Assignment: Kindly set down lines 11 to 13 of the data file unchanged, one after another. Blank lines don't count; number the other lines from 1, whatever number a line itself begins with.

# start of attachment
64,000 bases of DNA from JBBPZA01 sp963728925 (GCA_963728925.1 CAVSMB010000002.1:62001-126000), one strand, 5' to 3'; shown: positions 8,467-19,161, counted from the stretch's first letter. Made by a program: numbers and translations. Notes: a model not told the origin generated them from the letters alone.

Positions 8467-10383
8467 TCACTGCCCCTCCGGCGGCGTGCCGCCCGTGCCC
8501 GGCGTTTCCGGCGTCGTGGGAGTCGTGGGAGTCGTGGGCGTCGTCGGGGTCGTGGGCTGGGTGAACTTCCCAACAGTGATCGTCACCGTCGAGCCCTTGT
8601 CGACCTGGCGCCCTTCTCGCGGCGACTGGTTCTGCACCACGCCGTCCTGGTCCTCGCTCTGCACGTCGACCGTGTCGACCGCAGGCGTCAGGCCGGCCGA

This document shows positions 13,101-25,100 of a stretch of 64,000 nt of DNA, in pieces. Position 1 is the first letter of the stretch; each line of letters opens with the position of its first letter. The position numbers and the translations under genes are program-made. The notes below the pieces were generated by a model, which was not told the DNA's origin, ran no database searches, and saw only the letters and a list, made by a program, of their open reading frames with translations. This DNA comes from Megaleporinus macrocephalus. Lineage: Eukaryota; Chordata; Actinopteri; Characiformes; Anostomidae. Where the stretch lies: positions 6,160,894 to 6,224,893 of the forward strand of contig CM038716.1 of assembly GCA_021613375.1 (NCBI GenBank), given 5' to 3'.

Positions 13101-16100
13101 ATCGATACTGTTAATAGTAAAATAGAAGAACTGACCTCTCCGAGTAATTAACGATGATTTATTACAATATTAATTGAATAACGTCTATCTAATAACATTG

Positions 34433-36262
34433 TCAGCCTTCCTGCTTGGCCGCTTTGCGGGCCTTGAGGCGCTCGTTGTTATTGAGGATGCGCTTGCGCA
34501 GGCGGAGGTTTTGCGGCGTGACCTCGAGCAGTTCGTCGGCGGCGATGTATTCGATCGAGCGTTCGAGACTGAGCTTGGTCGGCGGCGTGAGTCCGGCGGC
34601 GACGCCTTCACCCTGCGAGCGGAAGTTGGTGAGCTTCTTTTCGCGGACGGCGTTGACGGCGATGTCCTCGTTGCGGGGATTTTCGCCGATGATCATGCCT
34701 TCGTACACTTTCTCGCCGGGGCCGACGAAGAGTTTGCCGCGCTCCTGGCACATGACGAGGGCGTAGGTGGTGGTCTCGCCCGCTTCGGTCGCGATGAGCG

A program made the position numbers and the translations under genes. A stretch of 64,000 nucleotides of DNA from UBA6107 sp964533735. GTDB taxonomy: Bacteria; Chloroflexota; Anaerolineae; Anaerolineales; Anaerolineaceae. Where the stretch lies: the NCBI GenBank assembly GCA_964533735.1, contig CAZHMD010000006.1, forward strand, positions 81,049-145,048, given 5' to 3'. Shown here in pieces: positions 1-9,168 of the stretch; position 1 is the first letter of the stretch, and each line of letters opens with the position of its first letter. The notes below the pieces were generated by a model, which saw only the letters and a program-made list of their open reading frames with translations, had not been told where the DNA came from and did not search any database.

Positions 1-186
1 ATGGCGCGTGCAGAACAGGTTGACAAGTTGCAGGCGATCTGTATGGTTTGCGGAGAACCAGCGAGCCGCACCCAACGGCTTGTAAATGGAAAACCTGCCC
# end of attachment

34501 GGCGGAGGTTTTGCGGCGTGACCTCGAGCAGTTCGTCGGCGGCGATGTATTCGATCGAGCGTTCGAGACTGAGCTTGGTCGGCGGCGTGAGTCCGGCGGC
34601 GACGCCTTCACCCTGCGAGCGGAAGTTGGTGAGCTTCTTTTCGCGGACGGCGTTGACGGCGATGTCCTCGTTGCGGGGATTTTCGCCGATGATCATGCCT
34701 TCGTACACTTTCTCGCCGGGGCCGACGAAGAGTTTGCCGCGCTCCTGGCACATGACGAGGGCGTAGGTGGTGGTCTCGCCCGCTTCGGTCGCGATGAGCG